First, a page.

Jobseeker's Diary: Thin line between disciplining, abuse

Fans of American football, and especially the Minnesota Vikings will know about their star player, Adrian Peterson's legal woes that started in September when the 29-year-old beat his four-year-old son with a "wooden switch", leaving the boy with cuts, marks and bruises on the thighs, back and one of his testicles!

Fans of American football, and especially the Minnesota Vikings will know about their star player, Adrian Peterson’s legal woes that started in September when the 29-year-old beat his four-year-old son with a “wooden switch”, leaving the boy with cuts, marks and bruises on the thighs, back and one of his testicles!

Peterson says he never intended to harm his son and was only disciplining him in much the same way his own parents had raised him. He has since pleaded no contest to a misdemeanor charge of reckless assault, effectively avoiding a child-abuse conviction.

Instead, he will pay a $4,000 fine, serve 80 hours of community service, take parenting classes and spend the next two years on probation. As expected, some people are not happy he’s off the hook. They wanted him to go to jail and many have used some colourful language to describe him, including caveman, idiot, animal and molester.

They wondered why a man would be so cruel to a child. Others advised him to “pick someone his own size”, “stop taking steroids”, “get a mental check”, “grow up” and even “get a vasectomy.”

Some want child services to take custody of the boy. Many want Peterson banned from the National Football League to deter other parents and caretakers from using corporal punishment.

I detest violence of any kind, more so against children and women. But at the same time, I think parents have a right to discipline their children. At the end of the day, it’s you who lives with this boy or girl that you clothe, feed and take care of until such a time they become independent and live on their own.

Why then should other people dictate your disciplinary choices? It’s not like what works in one home will automatically get children everywhere to behave better! I’m not saying we should look on as parents beat their children unconscious but I don’t think we should be quick to judge or crucify them for attempting to correct their own children.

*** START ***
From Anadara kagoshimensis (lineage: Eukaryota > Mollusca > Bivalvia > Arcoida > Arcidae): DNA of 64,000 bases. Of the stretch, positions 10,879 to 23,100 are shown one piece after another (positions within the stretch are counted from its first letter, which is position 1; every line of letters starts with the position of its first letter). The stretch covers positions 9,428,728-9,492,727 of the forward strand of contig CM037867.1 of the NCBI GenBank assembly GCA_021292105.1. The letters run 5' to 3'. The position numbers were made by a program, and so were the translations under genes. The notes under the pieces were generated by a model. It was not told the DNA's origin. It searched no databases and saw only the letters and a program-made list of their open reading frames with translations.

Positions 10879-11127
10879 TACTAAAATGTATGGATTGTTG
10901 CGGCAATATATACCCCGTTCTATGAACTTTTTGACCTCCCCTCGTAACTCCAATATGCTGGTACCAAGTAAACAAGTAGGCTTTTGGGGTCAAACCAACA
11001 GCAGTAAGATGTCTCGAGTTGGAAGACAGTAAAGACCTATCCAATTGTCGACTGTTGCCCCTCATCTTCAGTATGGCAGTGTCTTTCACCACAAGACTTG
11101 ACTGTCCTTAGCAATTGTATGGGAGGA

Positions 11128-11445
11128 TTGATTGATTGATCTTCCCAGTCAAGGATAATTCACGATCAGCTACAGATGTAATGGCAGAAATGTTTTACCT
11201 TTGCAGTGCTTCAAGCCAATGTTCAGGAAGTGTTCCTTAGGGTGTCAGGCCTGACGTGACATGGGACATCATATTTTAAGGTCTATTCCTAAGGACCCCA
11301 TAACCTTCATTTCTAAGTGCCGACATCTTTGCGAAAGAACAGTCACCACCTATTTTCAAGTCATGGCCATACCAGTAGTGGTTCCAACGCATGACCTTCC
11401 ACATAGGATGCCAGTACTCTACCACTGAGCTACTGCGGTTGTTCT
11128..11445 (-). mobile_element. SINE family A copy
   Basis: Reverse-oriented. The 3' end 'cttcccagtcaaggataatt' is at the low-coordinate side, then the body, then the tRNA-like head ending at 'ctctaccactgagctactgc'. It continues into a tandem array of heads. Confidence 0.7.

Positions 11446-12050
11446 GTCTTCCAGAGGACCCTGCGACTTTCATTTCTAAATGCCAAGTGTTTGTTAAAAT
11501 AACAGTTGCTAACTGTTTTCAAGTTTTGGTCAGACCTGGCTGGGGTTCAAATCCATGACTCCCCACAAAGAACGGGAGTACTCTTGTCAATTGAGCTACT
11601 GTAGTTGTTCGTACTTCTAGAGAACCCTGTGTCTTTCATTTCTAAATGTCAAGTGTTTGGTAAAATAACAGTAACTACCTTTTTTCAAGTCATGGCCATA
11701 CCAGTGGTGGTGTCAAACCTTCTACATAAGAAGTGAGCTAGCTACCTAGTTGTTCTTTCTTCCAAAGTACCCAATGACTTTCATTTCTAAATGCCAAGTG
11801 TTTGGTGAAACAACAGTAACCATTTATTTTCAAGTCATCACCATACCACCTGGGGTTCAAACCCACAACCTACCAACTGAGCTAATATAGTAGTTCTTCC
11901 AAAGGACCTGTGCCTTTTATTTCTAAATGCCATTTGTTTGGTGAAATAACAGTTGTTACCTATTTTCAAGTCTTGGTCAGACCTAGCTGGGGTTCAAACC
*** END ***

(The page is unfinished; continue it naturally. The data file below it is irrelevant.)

I don’t think there are many people above 20 who weren’t beaten either at home or school, at least here in Africa. Personally, I was a good kid, for the most part. I usually had good grades, never escaped to go to a night club and I really stayed away from boys as my parents stressed I should and I can proudly say I never gave them reason to punish me severely.

I got a few slaps from my mum though but only because I was kind of lazy and sometimes didn’t want to do housework. I heard stories of naughty kids in the neighbourhood. Some stole money from their parents and others disrespected elders or stayed out late—behaviour that warrants caning. In many schools, corporal punishment is ‘normal’, at least it was where I studied and we were caned for everything; from speaking vernacular to talking in class or missing prep. We hated it but it kept us in line.

So would I beat my kids? Honestly, I don’t know. I’d like to think I wouldn’t because I just hate seeing children cry but parenting is one of those things you can’t be so certain about. Until you have kids, you can’t know the challenges they present. So while I feel bad when a neighbour slaps her three-year-old for breaking another kid’s toy or doing anything deemed terrible, I’ve learnt not to be so judgmental about parenting styles.

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